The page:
A Blast from the Past: Driving the Original Acura NSX

  • Copyright 2013 American Honda Motor Co., Inc.
    NSX Concept Copyright 2013 American Honda Motor Co., Inc.
  • Copyright 2013 American Honda Motor Co., Inc.
    NSX Concept Copyright 2013 American Honda Motor Co., Inc.
  • Copyright 2013 American Honda Motor Co., Inc.
    NSX Concept Copyright 2013 American Honda Motor Co., Inc.
  • Copyright 2013 American Honda Motor Co., Inc.
    NSX Concept Copyright 2013 American Honda Motor Co., Inc.
  • Copyright 2013 American Honda Motor Co., Inc.
    NSX Concept Copyright 2013 American Honda Motor Co., Inc.
  • Copyright 2010 Honda
    2005 Acura NSX Copyright 2010 Honda
  • Copyright 2010 Honda
    2005 Acura NSX Copyright 2010 Honda
  • Copyright 2010 Honda
    2005 Acura NSX Copyright 2010 Honda
  • Copyright 2013 American Honda Motor Co., Inc.
  • Copyright 2013 American Honda Motor Co., Inc.
  • Copyright 2013 American Honda Motor Co., Inc.
  • Copyright 2013 American Honda Motor Co., Inc.
  • Copyright 2013 American Honda Motor Co., Inc.
  • Copyright 2010 Honda
  • Copyright 2010 Honda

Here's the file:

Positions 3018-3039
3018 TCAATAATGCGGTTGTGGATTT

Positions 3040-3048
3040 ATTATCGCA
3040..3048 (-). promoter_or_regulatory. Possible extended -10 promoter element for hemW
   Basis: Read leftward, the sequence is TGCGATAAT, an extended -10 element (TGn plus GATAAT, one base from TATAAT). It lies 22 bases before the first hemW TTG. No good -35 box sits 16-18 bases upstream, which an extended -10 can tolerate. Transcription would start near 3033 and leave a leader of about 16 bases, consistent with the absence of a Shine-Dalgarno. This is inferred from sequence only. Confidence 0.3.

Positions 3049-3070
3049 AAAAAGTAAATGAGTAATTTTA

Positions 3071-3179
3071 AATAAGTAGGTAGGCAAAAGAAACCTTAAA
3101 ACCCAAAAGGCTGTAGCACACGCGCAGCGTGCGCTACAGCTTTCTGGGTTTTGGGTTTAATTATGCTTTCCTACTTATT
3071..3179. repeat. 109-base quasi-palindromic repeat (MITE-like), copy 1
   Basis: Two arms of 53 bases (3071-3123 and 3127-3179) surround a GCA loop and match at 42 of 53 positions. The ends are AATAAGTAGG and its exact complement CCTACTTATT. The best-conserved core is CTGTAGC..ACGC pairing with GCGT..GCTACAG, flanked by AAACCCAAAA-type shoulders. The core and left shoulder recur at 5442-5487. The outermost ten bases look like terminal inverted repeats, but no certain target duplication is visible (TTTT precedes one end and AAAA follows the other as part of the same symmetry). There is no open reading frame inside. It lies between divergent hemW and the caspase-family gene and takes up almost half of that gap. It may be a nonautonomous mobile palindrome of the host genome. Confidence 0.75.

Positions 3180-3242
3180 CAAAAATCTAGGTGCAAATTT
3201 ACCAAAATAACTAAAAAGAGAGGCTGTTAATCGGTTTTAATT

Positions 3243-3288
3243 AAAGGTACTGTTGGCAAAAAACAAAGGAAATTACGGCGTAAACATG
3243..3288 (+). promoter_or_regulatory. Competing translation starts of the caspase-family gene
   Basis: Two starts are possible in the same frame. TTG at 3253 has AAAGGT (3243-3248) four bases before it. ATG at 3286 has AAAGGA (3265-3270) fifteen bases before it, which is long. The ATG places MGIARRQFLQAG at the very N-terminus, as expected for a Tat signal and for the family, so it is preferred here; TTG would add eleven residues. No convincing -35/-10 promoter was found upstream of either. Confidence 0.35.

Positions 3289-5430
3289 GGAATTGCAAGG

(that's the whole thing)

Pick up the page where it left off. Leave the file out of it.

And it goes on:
• Copyright 2010 Honda
  • Paul Meyers

In Quentin Tarantino’s 1994 film Pulp Fiction, the character Winston “The Wolf” Wolfe, played by Harvey Keitel, famously (albeit fictionally) drove across Los Angeles in 9 minutes and 37 seconds. How did he achieve such a feat? His car in the film was an Acura NSX, which the Honda subsidiary produced from model years 1991 to 2005. The car’s reputation in Hollywood helped prove that Acura was onto something good, and yet the company chose to cease production of the NSX. In 2015, following a 10-year hiatus, Acura plans to relaunch the NSX as a hybrid-powered supercar.

Looking forward to this highly anticipated return, Robb Report took a drive in the original NSX. At first glance, the 2005 Acura NSX’s design speaks to how truly advanced the car was in its day: A sleek, aerodynamic body is coupled with innovations like a removable top that can be stored in the trunk and door handles located above the body panels on the B-pillar. Although the 2005 NSX’s 3.2-liter V-6 engine—producing 290 hp and 224 ft lbs of torque—was not as powerful as those of some of its contemporaries, it was more than sufficient for the car’s lightweight chassis and structure. And while the interior was antiquated even for a model-year 2005 vehicle (the center console still featured a tape deck), it encouraged the driver to focus on what matters most: the driving. The short-throw shifter is quick, making rowing through the gears a truly special experience, and the feedback from the steering wheel is intuitive and precise. The car inspires driver confidence and is a nostalgic reminder of the types of cars that Acura is capable of producing.

If any parallels exist between the original and the forthcoming model—which is expected to go on sale in 2015, with a price reported to be about $130,000 (though Acura has not announced pricing)—the all-new Acura NSX will be a revelation. (www.acura.com/future)

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